GO term enrichment analysis and KEGG pathway analysis
Next, we used DAVID Bioinformatics Resources 6.7 to identify overrepresented GO categories and KEGG pathways of the list of differentially expressed genes. As noted in Table 1, GO biological processes (BP) analysis results revealed that upregulated differentially expressed genes were significantly enriched in the regulation of gene expression, cell proliferation and cell cycle. The downregulated differentially expressed genes were significantly enriched in regulation of signaling, regulation of cell communication and cellular response to chemical stimulus. For molecular function (MF), the upregulated differentially expressed genes were enriched in transcription factor activity, sequence-specific DNA binding and nucleic acid binding transcription factor activity. The downregulated differentially expressed genes were enriched in receptor binding and identical protein binding. In addition, GO cell component (CC) analysis is also provided in Table 1. In the KEGG analysis, the most significantly enriched pathways of the upregulated differentially expressed genes were cell cycle, microRNAs in cancer and the Wnt signaling pathway, whereas the downregulated differentially expressed genes were enriched in the cGMP–PKG signaling pathway, AMPK signaling pathway and pancreatic secretion (Table 1).
Table 1 Gene ontology analysis and KEGG pathway analysis of differentially expressed genes
HORMAD1 and SOX8 are key differential genes that are upregulated in TNBC
To narrow the scope to identify more important differentially expressed genes, we further screened |FC|>4.0. Among these genes, only 16 were upregulated whereas 54 were downregulated (Table S1). Then, we focused on the 16 upregulated genes (Table 2) rather than the 54 downregulated genes because we sought to identify potential therapeutic targets and not tumor suppressor genes. Four databases containing CAV and mutation information in the cBio Cancer Genomics Portal (http://Cbioportal.org) were used to determine the expression of these 16 genes in breast cancer patients (Figure 2A). As shown in Figure 2B, most of these 16 genes exhibited a frequency of alteration between 1% and 3%. Only HORMAD1 and SOX8 exhibited a frequency change of greater than 10% (HORMAD1 was close to 20%). We selected the METABRIC database to further analyze HORMAD1 and SOX8 in different molecular types of breast cancer. The results showed that the amplification ratio of HORMAD1 and SOX8 in TNBC was lower or closer to Luminal A/B, whereas the ratio of mRNA upregulation in TNBC was significantly increased compared with the Luminal A/B and HER2+ subtypes (Figure 2C). Similar results were obtained using the PAM50 classification method (Figure S1).
Table 2 The 16 upregulation identified genes
Abbreviation: FC, fold change.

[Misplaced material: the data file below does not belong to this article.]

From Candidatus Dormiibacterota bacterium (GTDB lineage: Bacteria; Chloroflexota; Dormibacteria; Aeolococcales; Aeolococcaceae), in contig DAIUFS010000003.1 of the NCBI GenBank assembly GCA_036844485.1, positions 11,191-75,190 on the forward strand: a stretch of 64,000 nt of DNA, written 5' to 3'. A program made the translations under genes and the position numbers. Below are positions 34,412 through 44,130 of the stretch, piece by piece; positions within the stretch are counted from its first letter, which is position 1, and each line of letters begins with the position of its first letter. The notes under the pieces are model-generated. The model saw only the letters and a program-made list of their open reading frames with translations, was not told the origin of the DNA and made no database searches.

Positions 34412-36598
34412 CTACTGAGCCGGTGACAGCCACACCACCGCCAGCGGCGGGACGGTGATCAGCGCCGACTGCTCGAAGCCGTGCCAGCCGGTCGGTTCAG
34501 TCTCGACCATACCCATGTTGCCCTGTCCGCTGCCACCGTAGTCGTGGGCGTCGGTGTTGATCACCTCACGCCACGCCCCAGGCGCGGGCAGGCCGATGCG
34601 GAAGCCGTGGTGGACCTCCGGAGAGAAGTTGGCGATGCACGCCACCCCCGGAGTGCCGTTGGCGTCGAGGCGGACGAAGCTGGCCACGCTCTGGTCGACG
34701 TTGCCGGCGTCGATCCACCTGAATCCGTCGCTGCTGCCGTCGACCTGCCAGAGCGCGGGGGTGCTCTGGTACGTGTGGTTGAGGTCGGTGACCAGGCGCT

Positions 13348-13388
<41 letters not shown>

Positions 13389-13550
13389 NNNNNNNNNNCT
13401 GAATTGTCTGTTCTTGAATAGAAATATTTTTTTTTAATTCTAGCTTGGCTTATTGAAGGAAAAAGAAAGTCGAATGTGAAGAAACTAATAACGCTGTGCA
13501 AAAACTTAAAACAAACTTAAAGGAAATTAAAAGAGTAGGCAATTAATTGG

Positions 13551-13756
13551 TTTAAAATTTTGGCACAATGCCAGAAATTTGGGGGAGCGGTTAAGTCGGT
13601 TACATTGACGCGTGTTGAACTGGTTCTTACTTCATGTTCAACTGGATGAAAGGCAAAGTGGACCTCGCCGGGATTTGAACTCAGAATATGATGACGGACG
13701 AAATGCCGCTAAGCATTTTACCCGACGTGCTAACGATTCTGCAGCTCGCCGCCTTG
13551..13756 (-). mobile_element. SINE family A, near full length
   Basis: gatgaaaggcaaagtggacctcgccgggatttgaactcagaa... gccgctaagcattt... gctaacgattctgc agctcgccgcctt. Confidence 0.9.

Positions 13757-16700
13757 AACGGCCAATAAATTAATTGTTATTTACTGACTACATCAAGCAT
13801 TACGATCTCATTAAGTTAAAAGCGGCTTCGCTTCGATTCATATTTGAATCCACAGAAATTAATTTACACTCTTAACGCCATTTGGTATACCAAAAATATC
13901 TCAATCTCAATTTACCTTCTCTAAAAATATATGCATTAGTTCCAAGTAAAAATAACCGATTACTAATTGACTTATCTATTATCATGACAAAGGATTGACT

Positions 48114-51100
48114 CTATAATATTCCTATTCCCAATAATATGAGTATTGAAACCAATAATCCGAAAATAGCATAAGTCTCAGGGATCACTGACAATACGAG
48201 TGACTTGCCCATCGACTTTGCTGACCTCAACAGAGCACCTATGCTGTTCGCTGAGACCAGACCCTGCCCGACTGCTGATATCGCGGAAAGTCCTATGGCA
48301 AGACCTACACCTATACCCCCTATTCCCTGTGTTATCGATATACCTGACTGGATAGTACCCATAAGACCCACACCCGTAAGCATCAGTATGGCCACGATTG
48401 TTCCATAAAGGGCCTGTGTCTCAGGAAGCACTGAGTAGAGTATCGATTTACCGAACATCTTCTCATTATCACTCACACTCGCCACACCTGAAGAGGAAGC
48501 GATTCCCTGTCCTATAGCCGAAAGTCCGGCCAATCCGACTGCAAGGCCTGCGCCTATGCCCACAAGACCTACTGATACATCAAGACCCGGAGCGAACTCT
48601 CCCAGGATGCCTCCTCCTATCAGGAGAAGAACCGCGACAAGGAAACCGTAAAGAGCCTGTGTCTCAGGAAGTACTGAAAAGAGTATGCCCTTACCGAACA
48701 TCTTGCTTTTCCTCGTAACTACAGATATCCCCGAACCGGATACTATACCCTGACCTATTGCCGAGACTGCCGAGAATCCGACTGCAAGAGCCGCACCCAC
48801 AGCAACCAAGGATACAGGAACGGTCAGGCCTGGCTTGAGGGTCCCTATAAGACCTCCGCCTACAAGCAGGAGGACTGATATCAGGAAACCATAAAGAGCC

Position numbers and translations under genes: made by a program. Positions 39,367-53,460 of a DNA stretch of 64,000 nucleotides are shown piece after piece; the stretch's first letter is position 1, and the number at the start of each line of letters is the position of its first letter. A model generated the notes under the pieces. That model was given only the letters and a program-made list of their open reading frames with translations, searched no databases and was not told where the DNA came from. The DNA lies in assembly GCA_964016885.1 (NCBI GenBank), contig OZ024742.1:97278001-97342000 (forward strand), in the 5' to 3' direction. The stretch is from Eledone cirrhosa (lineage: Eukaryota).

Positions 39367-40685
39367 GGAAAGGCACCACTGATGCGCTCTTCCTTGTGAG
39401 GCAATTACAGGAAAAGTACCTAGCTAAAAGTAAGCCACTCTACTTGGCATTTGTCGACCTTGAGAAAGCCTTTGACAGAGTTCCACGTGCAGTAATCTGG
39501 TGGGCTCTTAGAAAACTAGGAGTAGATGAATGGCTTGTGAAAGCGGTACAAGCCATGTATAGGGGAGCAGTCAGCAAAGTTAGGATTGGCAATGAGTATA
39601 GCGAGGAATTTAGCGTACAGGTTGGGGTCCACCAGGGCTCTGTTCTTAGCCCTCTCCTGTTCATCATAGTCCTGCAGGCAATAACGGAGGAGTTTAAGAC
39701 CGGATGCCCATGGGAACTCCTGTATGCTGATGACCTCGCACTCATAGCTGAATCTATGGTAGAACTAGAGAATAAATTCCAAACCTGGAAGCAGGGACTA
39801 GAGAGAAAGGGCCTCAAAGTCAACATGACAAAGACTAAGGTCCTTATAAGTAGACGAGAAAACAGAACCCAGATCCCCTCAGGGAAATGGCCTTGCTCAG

qRT-PCR validation of HORMAD1 and SOX8 in breast cancer cell lines and clinical samples
To verify the expression of HORMAD1 and SOX8 in breast cancer, we measured HORMAD1 and SOX8 mRNA levels in 1 normal mammary epithelial cell line and 8 human breast cancer cell lines using a qRT-PCR method. As shown in Figure 3A, D, compared with the normal mammary epithelial cell line, both HORMAD1 and SOX8 mRNA levels are upregulated in 7 human breast cancer cell lines, especially in TNBC cell lines (including MDA-MB-231, BT549, MDA-MB-468 and HCC38). To confirm these results, we tested HORMAD1 and SOX8 mRNA levels in tissue samples from 26 TNBC patients and 22 non-TNBC patients. qRT-PCR results revealed that HORMAD1 (Figure 3B, C) and SOX8 (Figure 3E, F) mRNA levels were significantly upregulated in TNBC samples.
HORMAD1 predicts prognosis in TNBC
Next, we explored whether HORMAD1 and SOX8 were associated with worse RFS and OS in different subtypes of breast cancer. As described in the “Materials and methods” section, we used the KM Plotter Tool to perform survival analysis. Only HORMAD1 was associated with worse outcome (P=0.0023 for RFS, Figure 4A), and SOX8 was not useful to assess breast cancer patient prognosis (Figure S2). Based on the molecular subtype of breast cancer, only HORMAD1 was associated with worse RFS in TNBC (P=0.019, Figure 4B), but not in luminal A/B (P=0.19, Figure 4C) or HER2+ (P=0.12, Figure 4D). As shown in Figure 4E, HORMAD1 was also associated with worse OS in breast cancer (Figure 4E left). Given the limited data for OS, we only compared ER-positive and ER-negative breast cancer patients in the hierarchical analysis of OS. As expected, HORMAD1 was associated with worse OS in ER-negative breast cancer (Figure 4E middle) but not ER-positive breast cancer (Figure 4E right).
Moreover, we analyzed the significance of HORMAD1 by IHC and in terms of clinical prognosis, and a Kaplan–Meier survival analysis was conducted using patient disease-free survival (DFS) and OS in 240 TNBC patients’ tumor tissue samples. IHC analysis revealed that 29.7% (55/240) of the tumor samples exhibited high HORMAD1 expression and 70.3% (185/240) of the tumor samples exhibited low HORMAD1 expression levels. As shown in Table 3, HORMAD1 expression was positively correlated with the tumor size (P<0.001), infiltrated lymph nodes (P=0.002) and TNM stage (I–II vs III–IV; P<0.001) of TNBC. In addition, the survival analysis showed that patients with high HORMAD1 expression presented shorter mean months of DFS and OS than patients with low HORMAD1 expression (P<0.001 for both DFS and OS; Figure 5A, B).
Table 3 Association between HORMAD1 and clinicopathological characteristics in triple-negative breast cancer
Notes: Bold figures indicate statistically significant. aP<0.05. bUsing Fisher’s exact test.